The open world assumption can cause initial confusion to people trying to get to grips with the semantic web. The OWA states, in essence, that just because you don't know something to be true, you can't assume it to be false. For example, let's assume that Mary says her father is Fred (call this S1). She also says that her father is George (S2). If Fred and George actually referred to two different people, Mary's statements would be inconsistent because people only have one father (well, under normal conditions). But, if we knew that Fred was known as George to his work-mates, for whatever reason, so that
Fred owl:sameAs George is true, Mary is being consistent. Let's call that equality S3. The Open World Assumption states that knowing only S1 and S2, we can't assume the negation of S3 (written
¬S3). The Closed World Assumption (CWA) allows us to infer
¬S3 if we don't actually know whether
S3 is true or false. The CWA is also referred to as negation as failure, and will be familiar to anyone who has ever programmed in Prolog. Note that there's a separate-but-related idea, also well-discussed ontology design, called the unique names assumption. The UNA means that things with different names are always different, even under the open world assumption. If the UNA applied, statement
S3 would automatically be a contradiction. OWL explicitly makes the open world assumption and not the unique names assumption. This entry, however, is about the OWA.
So far, so good. Now, let's suppose the following:
<owl:Class rdf:ID="Person"> <rdfs:subClassOf> <owl:Restriction> <owl:onProperty rdf:ID="hasParent"/> <owl:minCardinality rdf:datatype="&xsd;int">1</owl:minCardinality> </owl:Restriction> </rdfs:subClassOf> </owl:Class> <Person rdf:ID="mary"/>
For readers not familiar with OWL, this says, roughly, "the class Person is a sub-class of the class of all things that have at least one parent". That is, all Persons have at least one parent, but there may be some things that have at least one parent that are not Persons. Moreover, we note that Mary is a person. Many people, particularly those used to XML-Schema validation, would expect an OWL validator to complain that Mary doesn't have a declared parent, in violation of the class description. Indeed, this is a frequently asked question on the jena-dev list. But the OWA means that just because we don't know, in this local fragment of the knowledge base, that Mary has a parent we can't assume that she doesn't have one at all. Mary's parent might be declared in some other KB that isn't current visible to whoever or whatever is doing the reasoning. In fact, OWL reasoners (including Jena's built-in rule reasoner) will deduce that Mary does have at least one parent, we just don't know the identity of that parent yet.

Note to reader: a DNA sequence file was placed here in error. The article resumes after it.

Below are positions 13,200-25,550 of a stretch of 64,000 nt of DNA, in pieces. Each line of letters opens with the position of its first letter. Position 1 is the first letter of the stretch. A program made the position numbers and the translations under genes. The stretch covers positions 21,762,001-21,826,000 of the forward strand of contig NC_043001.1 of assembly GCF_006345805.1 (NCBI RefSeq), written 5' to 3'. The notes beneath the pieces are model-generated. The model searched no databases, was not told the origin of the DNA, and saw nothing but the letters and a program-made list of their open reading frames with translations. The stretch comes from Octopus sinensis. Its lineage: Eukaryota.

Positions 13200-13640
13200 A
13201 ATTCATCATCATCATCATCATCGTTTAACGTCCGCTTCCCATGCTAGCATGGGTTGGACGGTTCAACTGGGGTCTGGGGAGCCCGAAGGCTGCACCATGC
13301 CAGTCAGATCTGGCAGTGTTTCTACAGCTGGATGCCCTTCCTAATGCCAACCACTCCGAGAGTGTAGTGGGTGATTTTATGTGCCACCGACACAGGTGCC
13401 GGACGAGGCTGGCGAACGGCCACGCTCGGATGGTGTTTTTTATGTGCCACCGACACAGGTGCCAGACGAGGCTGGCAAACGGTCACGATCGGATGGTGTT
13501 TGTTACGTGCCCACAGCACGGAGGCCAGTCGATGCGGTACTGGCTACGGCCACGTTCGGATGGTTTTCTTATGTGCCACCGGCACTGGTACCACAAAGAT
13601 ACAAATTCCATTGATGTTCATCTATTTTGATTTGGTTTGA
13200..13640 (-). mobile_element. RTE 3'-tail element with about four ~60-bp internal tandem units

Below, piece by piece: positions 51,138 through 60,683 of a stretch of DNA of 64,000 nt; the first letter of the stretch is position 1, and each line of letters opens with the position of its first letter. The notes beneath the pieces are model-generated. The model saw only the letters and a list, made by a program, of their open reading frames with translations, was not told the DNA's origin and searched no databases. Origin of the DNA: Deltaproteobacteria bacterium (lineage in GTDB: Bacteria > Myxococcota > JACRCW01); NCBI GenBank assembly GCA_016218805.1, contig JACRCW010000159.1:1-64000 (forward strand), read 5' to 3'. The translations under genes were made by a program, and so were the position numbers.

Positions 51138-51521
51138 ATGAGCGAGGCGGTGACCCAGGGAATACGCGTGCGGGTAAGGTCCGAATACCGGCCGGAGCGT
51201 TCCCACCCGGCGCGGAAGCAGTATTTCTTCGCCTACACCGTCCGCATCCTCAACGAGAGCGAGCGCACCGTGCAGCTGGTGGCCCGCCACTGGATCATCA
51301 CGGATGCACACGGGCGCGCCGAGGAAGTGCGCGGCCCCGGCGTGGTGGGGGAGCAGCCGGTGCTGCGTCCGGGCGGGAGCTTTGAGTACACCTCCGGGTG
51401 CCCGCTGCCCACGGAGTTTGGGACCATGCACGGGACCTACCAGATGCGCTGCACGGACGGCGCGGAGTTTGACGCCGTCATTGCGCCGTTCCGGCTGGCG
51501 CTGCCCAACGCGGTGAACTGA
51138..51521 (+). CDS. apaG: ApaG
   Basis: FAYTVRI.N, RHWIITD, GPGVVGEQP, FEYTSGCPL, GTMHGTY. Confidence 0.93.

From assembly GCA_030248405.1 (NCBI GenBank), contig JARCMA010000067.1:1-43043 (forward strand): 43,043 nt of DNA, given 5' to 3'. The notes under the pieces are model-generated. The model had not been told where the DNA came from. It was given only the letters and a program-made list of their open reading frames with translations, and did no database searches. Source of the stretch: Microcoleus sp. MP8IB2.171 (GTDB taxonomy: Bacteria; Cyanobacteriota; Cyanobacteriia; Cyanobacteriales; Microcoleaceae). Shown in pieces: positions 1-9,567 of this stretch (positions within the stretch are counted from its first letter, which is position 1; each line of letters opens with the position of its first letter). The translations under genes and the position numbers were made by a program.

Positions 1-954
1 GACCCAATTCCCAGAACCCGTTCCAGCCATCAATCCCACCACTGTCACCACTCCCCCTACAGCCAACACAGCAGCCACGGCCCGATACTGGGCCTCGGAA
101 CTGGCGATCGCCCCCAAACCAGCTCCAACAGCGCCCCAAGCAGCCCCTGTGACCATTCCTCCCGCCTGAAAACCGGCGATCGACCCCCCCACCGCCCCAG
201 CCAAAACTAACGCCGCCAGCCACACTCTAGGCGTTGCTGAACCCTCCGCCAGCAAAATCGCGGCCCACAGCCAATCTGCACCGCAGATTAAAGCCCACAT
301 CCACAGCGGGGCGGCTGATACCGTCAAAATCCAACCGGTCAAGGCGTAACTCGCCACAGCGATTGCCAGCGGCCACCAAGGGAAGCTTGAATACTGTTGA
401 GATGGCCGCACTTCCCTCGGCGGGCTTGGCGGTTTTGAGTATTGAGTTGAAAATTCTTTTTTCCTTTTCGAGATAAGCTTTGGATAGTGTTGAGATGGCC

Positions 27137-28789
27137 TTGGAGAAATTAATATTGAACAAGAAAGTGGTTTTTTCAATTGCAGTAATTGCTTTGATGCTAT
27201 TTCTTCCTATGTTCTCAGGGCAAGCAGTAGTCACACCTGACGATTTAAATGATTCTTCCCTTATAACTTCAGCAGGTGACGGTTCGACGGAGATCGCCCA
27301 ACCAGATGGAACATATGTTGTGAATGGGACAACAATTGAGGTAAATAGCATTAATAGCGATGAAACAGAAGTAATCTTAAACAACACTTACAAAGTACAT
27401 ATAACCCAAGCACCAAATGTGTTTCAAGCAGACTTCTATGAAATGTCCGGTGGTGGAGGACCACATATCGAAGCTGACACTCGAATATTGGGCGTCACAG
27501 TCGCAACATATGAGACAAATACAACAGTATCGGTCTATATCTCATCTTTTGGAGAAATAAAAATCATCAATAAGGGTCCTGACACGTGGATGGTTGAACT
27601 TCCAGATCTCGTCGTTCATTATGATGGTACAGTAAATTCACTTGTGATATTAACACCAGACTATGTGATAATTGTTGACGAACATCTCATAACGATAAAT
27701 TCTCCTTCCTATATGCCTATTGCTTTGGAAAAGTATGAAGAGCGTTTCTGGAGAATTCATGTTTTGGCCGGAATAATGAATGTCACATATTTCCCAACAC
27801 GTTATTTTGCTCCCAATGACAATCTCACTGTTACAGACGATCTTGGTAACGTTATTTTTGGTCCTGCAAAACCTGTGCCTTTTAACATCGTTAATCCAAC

owl:minCardinality will rarely cause a validation error, and never on its own. So, does this mean that min cardinality has no value, or was put in by mistake, as some have suggested? No. The key point, I think, is that ontologies are not schema languages. Thinking of OWL as a complex data-description language leads to the wrong assumptions. One use for an OWL ontology is to let you make additional deductions about your instance data. In this case, min cardinality allows reasoners to infer class membership by classifying the instance data using the ontology. For example, in one of my ontologies I have:
<owl:Class rdf:ID="AnyGoalStrategy"> <rdfs:comment>A goal strategy in which any sub-goals can succeed</rdfs:comment> <owl:equivalentClass> <owl:Class> <owl:intersectionOf rdf:parseType="Collection"> <owl:Class rdf:about="#GoalStrategy" /> <owl:Restriction> <owl:onProperty rdf:resource="#any" /> <owl:minCardinality rdf:datatype="&xsd;int">1</owl:minCardinality> </owl:Restriction> </owl:intersectionOf> </owl:Class> </owl:equivalentClass> <owl:disjointWith rdf:resource="#SequenceGoalStrategy" /> <owl:disjointWith rdf:resource="#PerformGoalStrategy" /> </owl:Class>
AnyGoalStrategy instance is recognised as a
GoalStrategy resource that has an
any relation to a sub-goal. So I don't have to explicitly declare the types of my strategy objects, I just let the reasoner figure them out for me. It's just a small example, but I think it points the way to the utility of
owl:minCardinality and other constructs, even in the presence of the open world assumption.
[Updated to correct a syntax error in the second example].